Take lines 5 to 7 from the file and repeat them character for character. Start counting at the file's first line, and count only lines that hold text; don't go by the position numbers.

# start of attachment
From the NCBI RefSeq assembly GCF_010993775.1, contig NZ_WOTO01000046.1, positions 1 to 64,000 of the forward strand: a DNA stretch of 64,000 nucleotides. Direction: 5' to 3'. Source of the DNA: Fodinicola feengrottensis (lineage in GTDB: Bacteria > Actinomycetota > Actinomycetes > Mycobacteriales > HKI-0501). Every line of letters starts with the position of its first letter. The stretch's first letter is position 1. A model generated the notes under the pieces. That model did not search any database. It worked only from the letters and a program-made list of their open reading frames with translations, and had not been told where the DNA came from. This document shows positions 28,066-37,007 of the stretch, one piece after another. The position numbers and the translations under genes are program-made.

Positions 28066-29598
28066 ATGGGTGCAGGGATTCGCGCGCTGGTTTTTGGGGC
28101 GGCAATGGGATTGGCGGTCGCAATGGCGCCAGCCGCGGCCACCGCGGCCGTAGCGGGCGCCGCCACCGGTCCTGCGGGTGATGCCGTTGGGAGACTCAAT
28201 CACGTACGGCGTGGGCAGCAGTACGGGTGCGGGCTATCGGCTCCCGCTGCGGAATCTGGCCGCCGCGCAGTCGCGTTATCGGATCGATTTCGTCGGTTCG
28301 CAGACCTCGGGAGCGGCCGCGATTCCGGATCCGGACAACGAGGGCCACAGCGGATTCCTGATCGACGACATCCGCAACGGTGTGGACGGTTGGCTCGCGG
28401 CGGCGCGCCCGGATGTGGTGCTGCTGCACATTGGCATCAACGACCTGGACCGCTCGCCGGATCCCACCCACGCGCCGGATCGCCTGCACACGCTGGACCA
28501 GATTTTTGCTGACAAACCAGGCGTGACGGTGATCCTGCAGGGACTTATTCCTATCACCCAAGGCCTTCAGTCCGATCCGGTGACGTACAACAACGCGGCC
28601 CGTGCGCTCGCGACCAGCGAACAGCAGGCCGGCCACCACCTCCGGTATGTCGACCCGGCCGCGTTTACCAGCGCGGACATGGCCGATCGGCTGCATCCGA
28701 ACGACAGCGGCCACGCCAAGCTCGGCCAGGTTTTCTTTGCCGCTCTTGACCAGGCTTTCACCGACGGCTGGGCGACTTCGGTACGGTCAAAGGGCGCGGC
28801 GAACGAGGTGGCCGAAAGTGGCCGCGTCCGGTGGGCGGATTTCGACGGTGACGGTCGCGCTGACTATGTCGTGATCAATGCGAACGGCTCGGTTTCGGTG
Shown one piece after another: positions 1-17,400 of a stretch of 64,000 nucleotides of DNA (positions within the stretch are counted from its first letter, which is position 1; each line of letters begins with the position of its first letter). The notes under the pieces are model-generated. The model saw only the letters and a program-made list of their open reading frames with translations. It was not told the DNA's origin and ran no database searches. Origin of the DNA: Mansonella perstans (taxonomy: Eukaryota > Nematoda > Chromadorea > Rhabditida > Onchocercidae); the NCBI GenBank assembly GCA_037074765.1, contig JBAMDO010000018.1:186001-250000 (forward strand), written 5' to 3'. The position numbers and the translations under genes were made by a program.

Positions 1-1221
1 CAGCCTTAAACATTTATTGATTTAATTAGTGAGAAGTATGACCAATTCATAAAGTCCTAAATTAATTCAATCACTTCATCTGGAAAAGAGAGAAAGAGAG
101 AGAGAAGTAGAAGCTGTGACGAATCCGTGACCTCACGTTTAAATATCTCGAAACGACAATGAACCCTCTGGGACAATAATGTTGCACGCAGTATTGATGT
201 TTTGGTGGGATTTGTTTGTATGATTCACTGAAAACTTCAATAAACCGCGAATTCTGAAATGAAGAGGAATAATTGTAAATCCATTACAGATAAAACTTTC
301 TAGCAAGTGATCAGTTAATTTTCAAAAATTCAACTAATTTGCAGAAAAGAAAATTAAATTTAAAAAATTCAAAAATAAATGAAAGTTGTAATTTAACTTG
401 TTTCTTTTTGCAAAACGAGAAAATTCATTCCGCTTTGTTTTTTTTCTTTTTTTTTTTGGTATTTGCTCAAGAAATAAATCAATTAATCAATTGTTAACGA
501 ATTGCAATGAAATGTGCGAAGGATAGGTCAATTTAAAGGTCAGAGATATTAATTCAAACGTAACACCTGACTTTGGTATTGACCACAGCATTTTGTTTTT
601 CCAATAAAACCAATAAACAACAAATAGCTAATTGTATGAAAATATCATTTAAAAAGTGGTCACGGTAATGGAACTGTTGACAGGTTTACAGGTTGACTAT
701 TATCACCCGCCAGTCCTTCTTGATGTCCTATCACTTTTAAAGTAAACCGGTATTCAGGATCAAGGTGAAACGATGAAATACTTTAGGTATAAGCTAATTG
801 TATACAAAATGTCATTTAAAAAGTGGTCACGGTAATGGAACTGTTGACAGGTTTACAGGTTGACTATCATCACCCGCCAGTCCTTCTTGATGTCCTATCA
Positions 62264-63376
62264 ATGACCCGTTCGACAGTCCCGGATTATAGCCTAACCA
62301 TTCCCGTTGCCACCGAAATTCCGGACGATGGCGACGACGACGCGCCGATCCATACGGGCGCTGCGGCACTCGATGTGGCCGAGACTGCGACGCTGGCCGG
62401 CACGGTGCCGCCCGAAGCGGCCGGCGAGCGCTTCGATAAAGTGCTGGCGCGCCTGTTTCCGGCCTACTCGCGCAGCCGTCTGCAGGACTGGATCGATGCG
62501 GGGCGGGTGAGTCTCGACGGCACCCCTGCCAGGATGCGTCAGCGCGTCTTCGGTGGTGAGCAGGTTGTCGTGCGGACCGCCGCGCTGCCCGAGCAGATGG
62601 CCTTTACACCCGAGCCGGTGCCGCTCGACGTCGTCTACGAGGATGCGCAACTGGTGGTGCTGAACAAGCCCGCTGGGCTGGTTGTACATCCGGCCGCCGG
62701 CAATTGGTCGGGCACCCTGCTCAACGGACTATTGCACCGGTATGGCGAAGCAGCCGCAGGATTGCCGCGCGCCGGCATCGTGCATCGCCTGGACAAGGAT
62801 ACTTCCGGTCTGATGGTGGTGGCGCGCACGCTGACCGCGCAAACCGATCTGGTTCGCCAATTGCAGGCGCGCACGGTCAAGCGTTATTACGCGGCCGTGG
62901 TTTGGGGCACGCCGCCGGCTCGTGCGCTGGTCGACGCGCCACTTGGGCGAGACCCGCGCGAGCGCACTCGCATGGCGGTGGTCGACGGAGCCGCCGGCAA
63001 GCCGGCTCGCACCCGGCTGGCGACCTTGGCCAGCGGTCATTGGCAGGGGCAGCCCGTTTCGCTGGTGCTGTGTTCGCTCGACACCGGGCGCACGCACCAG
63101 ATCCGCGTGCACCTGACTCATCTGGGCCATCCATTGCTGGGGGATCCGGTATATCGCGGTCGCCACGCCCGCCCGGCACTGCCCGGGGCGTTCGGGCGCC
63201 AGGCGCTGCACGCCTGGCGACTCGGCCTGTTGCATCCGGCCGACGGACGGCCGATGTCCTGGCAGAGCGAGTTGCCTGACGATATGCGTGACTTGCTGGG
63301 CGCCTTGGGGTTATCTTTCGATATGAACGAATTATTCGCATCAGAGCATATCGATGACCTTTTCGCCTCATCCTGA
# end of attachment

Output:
28201 CACGTACGGCGTGGGCAGCAGTACGGGTGCGGGCTATCGGCTCCCGCTGCGGAATCTGGCCGCCGCGCAGTCGCGTTATCGGATCGATTTCGTCGGTTCG
28301 CAGACCTCGGGAGCGGCCGCGATTCCGGATCCGGACAACGAGGGCCACAGCGGATTCCTGATCGACGACATCCGCAACGGTGTGGACGGTTGGCTCGCGG
28401 CGGCGCGCCCGGATGTGGTGCTGCTGCACATTGGCATCAACGACCTGGACCGCTCGCCGGATCCCACCCACGCGCCGGATCGCCTGCACACGCTGGACCA